Is internet voting more secure than mail-in voting?

Tagged: ,

Viewing 0 reply threads
  • Author
    • #179414

      Hi, I’m new to this community. I joined because I wanted to start an educational discussion (for me) on the topic of internet voting (IV). The 2020 election raised the question: Is IV more secure than mail-in voting (miv)? In my mind, it is. I believe that for IV to be adopted, it has to be open source. I’ve written enough code to prototype a ballot digital trail to make me think that a secure IV is not that high a mountain to climb. There is always the possibility that a bad actor can defeat whatever defenses are put in place, but in my mind, mail-in voting is the same risk but substantially less defensible. With internet voting, I’m thinking that a well designed process would be able to not only detect fraud, but remove fraudulent votes.

      Having prototyped the ballot digital trail is one thing, evaluating it from a security standpoint is another. I’m not a security guy. So here I am.

      What I am hoping for as feedback from this site is a better understanding why internet voting is too risky or what needs to be done to make it doable. As a starting point, I have identified three points of attack. They are the server that provides the ballot to the mobile voting app (mva), the submission of the completed ballot from the mva, and the server receiving the completed ballot.

      I think in a testing or live scenario, the anchor servers would be servers stood up specifically for the election, they would be totally locked down with only a single SSL port open. They would have not other applications or services other than what is required for the Web API to the database. My assumption is that such a server could be impervious to exploits, or at least one where all changes the API or database records could be detected. That leaves getting the ballot to the mva and submitting the ballot from the mva to consider.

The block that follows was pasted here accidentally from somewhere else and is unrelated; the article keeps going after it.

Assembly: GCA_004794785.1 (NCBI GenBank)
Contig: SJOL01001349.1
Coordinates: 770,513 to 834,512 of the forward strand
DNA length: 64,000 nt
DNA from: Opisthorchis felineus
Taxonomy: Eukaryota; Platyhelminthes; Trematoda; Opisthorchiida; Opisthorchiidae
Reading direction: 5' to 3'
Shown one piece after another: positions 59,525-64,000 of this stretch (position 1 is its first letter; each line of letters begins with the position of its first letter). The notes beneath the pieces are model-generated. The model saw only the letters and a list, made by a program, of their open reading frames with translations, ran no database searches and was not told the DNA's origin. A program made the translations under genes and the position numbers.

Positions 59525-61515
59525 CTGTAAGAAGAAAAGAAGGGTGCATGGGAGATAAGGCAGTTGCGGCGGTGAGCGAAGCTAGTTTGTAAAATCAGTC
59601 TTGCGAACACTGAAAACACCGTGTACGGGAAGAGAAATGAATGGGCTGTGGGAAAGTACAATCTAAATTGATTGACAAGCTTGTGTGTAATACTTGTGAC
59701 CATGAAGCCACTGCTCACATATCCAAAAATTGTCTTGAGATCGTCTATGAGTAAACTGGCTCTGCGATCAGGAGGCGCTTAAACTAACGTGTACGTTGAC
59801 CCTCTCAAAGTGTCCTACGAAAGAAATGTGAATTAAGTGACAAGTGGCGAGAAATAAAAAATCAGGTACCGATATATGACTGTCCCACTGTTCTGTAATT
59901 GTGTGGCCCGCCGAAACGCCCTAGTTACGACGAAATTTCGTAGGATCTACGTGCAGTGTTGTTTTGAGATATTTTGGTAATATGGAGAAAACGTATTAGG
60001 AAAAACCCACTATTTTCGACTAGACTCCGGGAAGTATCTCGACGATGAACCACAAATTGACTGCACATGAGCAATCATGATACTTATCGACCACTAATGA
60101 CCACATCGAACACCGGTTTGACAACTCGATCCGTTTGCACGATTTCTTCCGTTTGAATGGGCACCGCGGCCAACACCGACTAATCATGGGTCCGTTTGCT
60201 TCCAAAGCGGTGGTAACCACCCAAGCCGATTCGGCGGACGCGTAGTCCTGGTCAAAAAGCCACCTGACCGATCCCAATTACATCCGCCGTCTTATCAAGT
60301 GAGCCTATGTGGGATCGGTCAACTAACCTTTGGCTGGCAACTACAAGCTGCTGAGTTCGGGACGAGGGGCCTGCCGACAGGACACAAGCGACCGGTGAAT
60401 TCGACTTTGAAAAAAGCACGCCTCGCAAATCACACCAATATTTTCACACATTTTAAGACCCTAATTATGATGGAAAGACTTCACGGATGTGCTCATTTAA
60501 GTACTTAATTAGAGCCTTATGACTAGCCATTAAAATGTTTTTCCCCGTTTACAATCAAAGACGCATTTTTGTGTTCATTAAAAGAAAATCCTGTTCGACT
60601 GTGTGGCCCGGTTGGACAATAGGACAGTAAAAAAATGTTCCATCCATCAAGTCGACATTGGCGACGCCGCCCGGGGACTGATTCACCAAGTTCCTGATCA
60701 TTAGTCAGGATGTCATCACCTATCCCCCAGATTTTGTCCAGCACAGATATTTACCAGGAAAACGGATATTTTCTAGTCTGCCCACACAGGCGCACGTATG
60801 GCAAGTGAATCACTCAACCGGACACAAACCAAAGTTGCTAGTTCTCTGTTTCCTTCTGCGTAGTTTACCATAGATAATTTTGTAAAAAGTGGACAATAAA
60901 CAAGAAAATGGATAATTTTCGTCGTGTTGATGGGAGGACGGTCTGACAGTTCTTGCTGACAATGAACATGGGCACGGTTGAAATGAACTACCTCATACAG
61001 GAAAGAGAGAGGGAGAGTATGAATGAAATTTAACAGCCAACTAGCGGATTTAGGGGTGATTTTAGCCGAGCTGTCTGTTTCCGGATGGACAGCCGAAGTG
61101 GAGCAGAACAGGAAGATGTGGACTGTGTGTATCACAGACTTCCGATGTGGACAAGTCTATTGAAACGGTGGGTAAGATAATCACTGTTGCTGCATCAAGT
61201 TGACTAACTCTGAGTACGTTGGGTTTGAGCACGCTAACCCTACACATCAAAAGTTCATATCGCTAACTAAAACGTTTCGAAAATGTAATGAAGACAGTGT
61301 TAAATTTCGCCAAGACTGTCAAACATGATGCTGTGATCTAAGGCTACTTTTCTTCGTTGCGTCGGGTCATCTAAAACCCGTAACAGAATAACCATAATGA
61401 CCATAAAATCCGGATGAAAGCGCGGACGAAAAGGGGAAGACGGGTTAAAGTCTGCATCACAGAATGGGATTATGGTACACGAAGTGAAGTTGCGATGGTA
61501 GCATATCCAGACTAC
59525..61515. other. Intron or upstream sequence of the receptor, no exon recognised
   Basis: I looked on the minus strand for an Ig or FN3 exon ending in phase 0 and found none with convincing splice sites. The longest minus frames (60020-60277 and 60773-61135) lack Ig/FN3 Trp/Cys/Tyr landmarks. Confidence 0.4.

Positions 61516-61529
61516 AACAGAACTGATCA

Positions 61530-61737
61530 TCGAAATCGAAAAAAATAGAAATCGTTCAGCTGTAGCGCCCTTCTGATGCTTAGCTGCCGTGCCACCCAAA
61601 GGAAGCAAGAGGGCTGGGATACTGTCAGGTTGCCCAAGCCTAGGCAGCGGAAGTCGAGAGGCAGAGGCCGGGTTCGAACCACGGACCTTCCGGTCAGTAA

Before I started this, I had assumed that SSL would be secure enough to prevent man in the middle attacks for transmission of the ballot to and from the mva, but having read that the NSA and other state actors could defeat it, I thought it would be prudent to make the transmission of the ballot a multi-step process and deliver the payload as a blockchain with Nonce. To submit a completed ballot, the mva would compute a Nonce based on the completed ballot, send a notification message to the receiving server that a ballot is ready to send with the Nonce, the server would acknowledge, then the mva would send the completed ballot. The receiving server would then validate the blockchain and compare the Nonce with the expected Nonce. Such a scenario would mean a MitM attack must first defeat the SSL then defeat the multi-step process, and defeat the blockchain Nonce during heavy traffic in order to be effective at scale.

      My intent is to have a voting process that is not hackable, and would be able to detect (if it were hacked) when votes have been injected, deleted or altered. I don’t know what type of reception this post will have. For me, I believe the integrity of future US elections hinges on being able to change the narrative of mail-in voting as the answer to increased accessibility and voter turnout to internet voting as the more viable solution that can ensure one person one vote.

      Any thoughts or conversation on this topic would be greatly appreciated.

Viewing 0 reply threads
  • You must be logged in to reply to this topic.

Copyright ©2022 Caendra, Inc.

Contact Us

Thoughts, suggestions, issues? Send us an email, and we'll get back to you.


Sign in with Caendra

Forgot password?Sign up

Forgot your details?